For your reading pleasure, I’ve dug out a short thriller that I wrote back in 2002. Using the utmost restraint, I’ve copied it as it was originally written and resisted the urge to edit or make alterations; trust me, I wanted to! There’s a lot I’d do differently now, but it has a rough charm to it which I’m reluctant to tamper with. So you’ll simply need to put up with the filler words, hackneyed phrases, and my zealous use of the word “tried”. It was fun to revisit this old piece, especially when I see how much I’ve developed over the years. I hope you enjoy it, warts an’ all.
This is a work of fiction. Names, characters, places and incidents either are products of the author’s imagination or are used fictitiously. Any resemblance to actual events or locales or persons, living or dead, is entirely coincidental.
I tried to open my eyes again, but it hurt my head too much. I could taste blood and dirt inside my mouth. I moved to spit but the crushing pain in my jaw caused me to whimper. Bloody saliva dribbled down the side of my face from swollen lips. I was lying down? What the hell had happened to me?
I remembered being in the bar… Sylvia’s birthday. I remembered leaving with Rob, and then we parted ways at the corner of Frederick Street, then… then… Then what? I couldn’t remember! The dull ache in the back of my head spread across my skull and I felt myself spinning uncontrollably into darkness.
The sound of distant music brought me hurtling back to the threshold of my consciousness. Was that Glen Millar? I heard an agonising moan that sounded nearer. Realising that I had made the noise, I forced myself to mentally pull from the grip of the limbo that had so strong a hold. I strained once more to open my eyes, mustering all of my strength to combat the excruciating pain that I knew was to come.
It wasn’t bright, but my eyes stung and started to water, causing me to blink several times before I could even consider trying to focus on my surroundings. I brought a hand up to the back of my skull and held my breath as I tentatively placed my fingers to my crown. The sensation fo touching the sticky matt of hair did not in any way detract from the sharp jolt of pain that shuddered over my whole body, causing my arms and legs to twitch in protest.
I had a sudden flash of being in a dark street, a tall, well-built man approaching me, asking for the time, his voice deep and well spoken. I go to look at my watch, then suddenly he strikes out, his fist connects sharply with my jaw and I am knocked to the ground. He advances upon me, I am hit from behind…then…
I looked around the unfamiliar room, my fear mounting as I did so. I slowly dragged myself to a sitting position on what appeared to be the base of a single bed. I looked down to where my head had been and in my rising panic I swallowed back the scream that rose in my throat. The dark patch of dry blood on the rough, grubby blue fabric told me that I must have been unconscious for some time.
The room was small, damp and bare, lit by a bare bulb hanging dangerously low. The walls were a dirty rust colour and appeared to have been stripped of paper. On closer inspection, I saw that they were in fact soiled from rising damp and were decaying. The floor was covered with rotten underlay, and here and there were patches where it had disintegrated completely, exposing the dirty planks beneath. The room smelled musty, like old damp clothes and newspapers. On the opposite wall there was a small window streaked with dirt. It was impossible to tell which side of the pane was filthier. Outside was pitch black, no orange glare from streetlights, no lights from other buildings, no indication of what time it was. Come to think of it, I didn’t even know what day it was. I felt the sobs rise in my throat and I whined like a child, unable to control myself. What the fuck was going on? Where was I? What the hell was I doing here? Who did this to me? I want my Dad…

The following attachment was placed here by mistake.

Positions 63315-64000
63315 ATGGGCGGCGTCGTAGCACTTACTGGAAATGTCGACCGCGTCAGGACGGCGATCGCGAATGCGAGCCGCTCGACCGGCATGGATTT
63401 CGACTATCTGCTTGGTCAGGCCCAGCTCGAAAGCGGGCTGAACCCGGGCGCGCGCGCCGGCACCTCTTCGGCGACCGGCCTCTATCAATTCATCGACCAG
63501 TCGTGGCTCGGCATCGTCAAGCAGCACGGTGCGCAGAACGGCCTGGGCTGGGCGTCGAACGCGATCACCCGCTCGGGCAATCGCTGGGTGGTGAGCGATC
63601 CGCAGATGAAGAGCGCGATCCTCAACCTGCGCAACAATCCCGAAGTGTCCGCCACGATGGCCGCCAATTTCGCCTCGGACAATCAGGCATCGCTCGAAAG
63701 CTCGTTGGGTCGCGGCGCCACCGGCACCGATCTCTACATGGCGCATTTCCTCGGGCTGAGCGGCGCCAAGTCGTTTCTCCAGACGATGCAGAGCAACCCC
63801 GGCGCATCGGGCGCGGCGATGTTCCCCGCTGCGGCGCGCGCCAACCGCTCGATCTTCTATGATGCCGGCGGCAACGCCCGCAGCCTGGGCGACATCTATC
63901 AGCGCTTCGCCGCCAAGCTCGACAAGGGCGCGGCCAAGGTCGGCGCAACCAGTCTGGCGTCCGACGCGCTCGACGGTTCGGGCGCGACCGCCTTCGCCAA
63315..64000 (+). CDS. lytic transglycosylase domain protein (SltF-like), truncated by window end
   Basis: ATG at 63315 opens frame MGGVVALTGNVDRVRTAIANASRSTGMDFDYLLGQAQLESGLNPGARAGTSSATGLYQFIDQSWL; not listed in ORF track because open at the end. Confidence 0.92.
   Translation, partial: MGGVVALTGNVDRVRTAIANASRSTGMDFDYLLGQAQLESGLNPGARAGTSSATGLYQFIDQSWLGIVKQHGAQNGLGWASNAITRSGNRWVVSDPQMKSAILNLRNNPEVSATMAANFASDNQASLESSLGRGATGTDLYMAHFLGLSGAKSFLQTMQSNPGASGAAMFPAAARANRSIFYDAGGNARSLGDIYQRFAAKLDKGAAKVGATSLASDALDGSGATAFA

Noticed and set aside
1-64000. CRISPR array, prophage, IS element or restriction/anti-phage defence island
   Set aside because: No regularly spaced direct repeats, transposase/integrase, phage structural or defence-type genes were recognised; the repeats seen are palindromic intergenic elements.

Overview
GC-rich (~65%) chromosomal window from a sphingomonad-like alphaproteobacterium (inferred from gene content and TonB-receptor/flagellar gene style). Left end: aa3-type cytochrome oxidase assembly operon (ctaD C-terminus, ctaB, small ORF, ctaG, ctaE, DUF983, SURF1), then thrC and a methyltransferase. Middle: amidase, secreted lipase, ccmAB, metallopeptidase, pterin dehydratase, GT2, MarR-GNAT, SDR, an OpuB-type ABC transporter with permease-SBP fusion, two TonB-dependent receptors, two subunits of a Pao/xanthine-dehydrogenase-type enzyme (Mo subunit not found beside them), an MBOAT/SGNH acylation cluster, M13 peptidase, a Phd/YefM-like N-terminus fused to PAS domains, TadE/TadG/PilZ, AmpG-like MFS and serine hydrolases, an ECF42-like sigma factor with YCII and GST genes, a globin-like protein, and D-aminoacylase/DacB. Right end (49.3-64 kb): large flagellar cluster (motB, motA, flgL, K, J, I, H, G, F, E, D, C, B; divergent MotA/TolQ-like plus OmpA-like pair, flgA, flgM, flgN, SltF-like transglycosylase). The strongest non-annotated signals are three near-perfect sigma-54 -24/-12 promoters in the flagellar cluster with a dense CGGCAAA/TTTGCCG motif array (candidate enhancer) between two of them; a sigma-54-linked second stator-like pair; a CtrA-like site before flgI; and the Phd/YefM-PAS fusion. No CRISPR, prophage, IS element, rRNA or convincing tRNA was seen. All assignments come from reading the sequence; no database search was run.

The music continued to float through the walls and I recognised it as Moonlight Serenade. It had been a favourite of my Grandfather, but the fondness of the memory did little to soothe my nerves, and the melody took on an eerie quality that made me shiver. I was overcome with the notion that something terrible was about to happen. I swallowed back my tears and looked toward the doorway across the room. I strained to stand up, and walked unsteadily towards it. Reached out my arm and turned the handle. It was locked. I vainly tried to push against it but I knew even as I did that there was no point. Trapped. I looked up at the window. It was high, but if I could reach it there was a good chance that I could squeeze out of it. I realised how crazy this idea was, as I had no idea how far from the ground I was, but I would scale the building if I damn well had to. Anything was better than waiting to see what was on the other side of that door.
I crossed the room to the window, trying to step as quietly as I could, for fear that any noise would raise alarm to unwanted company. My sand as I realised that I would never reach the latch without the aid of something to stand on. I looked towards the bed. It was my only hope. I hastily moved back across the room and tried to drag the light plywood toward the window as quietly as possible. It made a couple of dull thuds as I tried to lift one of the legs that had caught on the tattered underlay. I bent down to try and detach the material from the bed leg.
“Looks as though you have a bit of a problem there.”